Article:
Thomas Watts

Thomas Watts
Monash University (Australia)

PhD

About

9
Publications
883
Reads
How we measure 'reads'
A 'read' is counted each time someone views a publication summary (such as the title, abstract, and list of authors), clicks on a figure, or views or downloads the full-text. Learn more
73
Citations
Citations since 2016
8 Research Items
73 Citations
201620172018201920202021202205101520
201620172018201920202021202205101520
201620172018201920202021202205101520
201620172018201920202021202205101520
Additional affiliations
January 2022 - present
Monash University (Australia)
Position
  • PostDoc Position
October 2019 - October 2021
Nanyang Technological University
Position
  • Research Associate
July 2018 - October 2019
Monash University (Australia)
Position
  • Research Assistant
Education
March 2014 - January 2019
Monash University (Australia)
Field of study
  • Molecular microbiology and biochemistry

Publications

Publications (9)
Article
Full-text available
Toxins produced by the Gram-positive pathogen Clostridium perfringens are primarily encoded by genes found on different conjugative plasmids. These plasmids encode highly similar replication proteins and therefore should be incompatible, but they are often found to coexist within the same isolate.
Article
The spore-forming, anaerobic Gram positive pathogen Clostridium perfringens encodes many of its disease-causing toxins on closely related conjugative plasmids. Studies of the tetracycline resistance plasmid pCW3 have identified many of the genes involved in conjugative transfer, which are located in the tcp conjugation locus. Upstream of this locus...
Article
Virulence Plasmids of the Pathogenic Clostridia, Page 1 of 2 Abstract The clostridia cause a spectrum of diseases in humans and animals ranging from life-threatening tetanus and botulism, uterine infections, histotoxic infections and enteric diseases, including antibiotic-associated diarrhea, and food poisoning. The symptoms of all these diseases...
Article
Conjugative transfer is a major contributor to the dissemination of antibiotic resistance and virulence genes in the human and animal pathogen, Clostridium perfringens. The C. perfringens plasmid pCW3 is the archetype of an extensive family of highly related conjugative toxin and antibiotic resistance plasmids found in this bacterium. These plasmid...
Preprint
Plasmids that encode the same replication machinery are generally unable to coexist in the same bacterial cell. However, Clostridium perfringens strains often carry multiple conjugative toxin or antibiotic resistance plasmids that are closely related and encode similar Rep proteins. In many bacteria, plasmid partitioning upon cell division involves...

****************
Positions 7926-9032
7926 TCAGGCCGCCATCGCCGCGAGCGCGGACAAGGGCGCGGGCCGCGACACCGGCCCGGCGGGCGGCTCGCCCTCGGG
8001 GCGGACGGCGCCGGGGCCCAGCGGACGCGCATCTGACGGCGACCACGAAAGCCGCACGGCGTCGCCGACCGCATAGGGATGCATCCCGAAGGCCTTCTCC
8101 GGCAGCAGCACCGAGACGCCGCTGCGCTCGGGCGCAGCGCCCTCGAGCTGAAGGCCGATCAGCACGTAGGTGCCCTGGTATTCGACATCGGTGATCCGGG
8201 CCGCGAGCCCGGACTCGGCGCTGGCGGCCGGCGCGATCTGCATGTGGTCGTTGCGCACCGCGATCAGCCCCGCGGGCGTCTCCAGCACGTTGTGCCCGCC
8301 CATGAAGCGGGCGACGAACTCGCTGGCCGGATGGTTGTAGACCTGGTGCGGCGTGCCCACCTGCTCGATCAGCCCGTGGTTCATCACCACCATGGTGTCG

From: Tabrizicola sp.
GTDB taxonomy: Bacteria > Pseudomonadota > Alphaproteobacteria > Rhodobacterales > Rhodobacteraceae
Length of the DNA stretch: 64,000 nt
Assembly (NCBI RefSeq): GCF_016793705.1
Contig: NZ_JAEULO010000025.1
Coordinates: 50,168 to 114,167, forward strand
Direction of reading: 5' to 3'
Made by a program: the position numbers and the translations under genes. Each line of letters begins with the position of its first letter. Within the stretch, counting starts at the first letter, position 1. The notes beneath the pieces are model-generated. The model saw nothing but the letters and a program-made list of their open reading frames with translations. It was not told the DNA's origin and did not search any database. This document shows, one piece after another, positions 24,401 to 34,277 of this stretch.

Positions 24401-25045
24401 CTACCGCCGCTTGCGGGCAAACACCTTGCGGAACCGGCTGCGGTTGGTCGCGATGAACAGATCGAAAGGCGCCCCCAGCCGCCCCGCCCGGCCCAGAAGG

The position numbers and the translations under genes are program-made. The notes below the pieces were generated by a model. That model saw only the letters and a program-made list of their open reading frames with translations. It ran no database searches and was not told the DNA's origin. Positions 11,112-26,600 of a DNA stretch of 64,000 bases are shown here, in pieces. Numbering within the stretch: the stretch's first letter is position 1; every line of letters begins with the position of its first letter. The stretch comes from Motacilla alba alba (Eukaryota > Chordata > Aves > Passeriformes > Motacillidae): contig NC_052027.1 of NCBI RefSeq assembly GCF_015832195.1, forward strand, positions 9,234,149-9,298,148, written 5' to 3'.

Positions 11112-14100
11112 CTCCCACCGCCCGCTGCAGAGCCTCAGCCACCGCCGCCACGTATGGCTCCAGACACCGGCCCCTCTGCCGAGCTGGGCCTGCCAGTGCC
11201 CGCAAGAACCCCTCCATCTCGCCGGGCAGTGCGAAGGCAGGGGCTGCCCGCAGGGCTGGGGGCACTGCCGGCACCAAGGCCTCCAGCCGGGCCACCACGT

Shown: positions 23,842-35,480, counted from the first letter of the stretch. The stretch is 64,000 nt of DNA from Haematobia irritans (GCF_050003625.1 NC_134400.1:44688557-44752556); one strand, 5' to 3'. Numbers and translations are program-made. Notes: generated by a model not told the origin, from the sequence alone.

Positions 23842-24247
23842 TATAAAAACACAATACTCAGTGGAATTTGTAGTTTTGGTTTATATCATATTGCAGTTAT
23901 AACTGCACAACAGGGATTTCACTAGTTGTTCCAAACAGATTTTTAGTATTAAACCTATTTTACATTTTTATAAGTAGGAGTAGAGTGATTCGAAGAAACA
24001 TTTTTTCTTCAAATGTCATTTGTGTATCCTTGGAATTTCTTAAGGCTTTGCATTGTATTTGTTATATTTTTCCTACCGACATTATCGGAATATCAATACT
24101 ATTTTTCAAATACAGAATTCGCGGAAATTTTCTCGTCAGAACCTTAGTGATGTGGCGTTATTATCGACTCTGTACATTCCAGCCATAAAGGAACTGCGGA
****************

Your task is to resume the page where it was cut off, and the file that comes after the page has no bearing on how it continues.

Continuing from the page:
Article
Full-text available
A major virulence factor in Clostridium sordellii-mediated infection is the toxin TcsL, which is encoded within a region of the genome called the pathogenicity locus (PaLoc). C. sordellii isolates carry the PaLoc on the pCS1 family of plasmids, of which there are four characterized members. Here, we determined the potential mobility of pCS1 plasmid...
Article
Clostridium perfringens produces an extensive repertoire of toxins and extracellular enzymes, many of which are intimately involved in the progression of disease and are encoded by genes on conjugative plasmids. In addition, many C. perfringens strains can carry up to five of these conjugative toxin or antimicrobial resistance plasmids, each of whi...
Article
Many pathogenic strains of Clostridium perfringens carry several highly similar toxin or antibiotic resistance plasmids that have 35 to 40 kb of very closely related syntenous sequences, including regions that carry the genes encoding conjugative transfer, plasmid replication and plasmid maintenance functions. Key questions are how are these closel...

Questions

Question (1)
Question
This question may be a little naive, but I've never seen anyone use blue white screening in a gram-positive bacteria before and wanted to know why! I know you need lacZM15 mutants in E. coli, but I was thinking about using lacZ as a reporter to look at expression driven by an enterococcus promoter in the context of different mutant backgrounds. I thought it would be good to be able to initially screen a lot of them qualitatively on a plate with X-gal.

Network

Cited By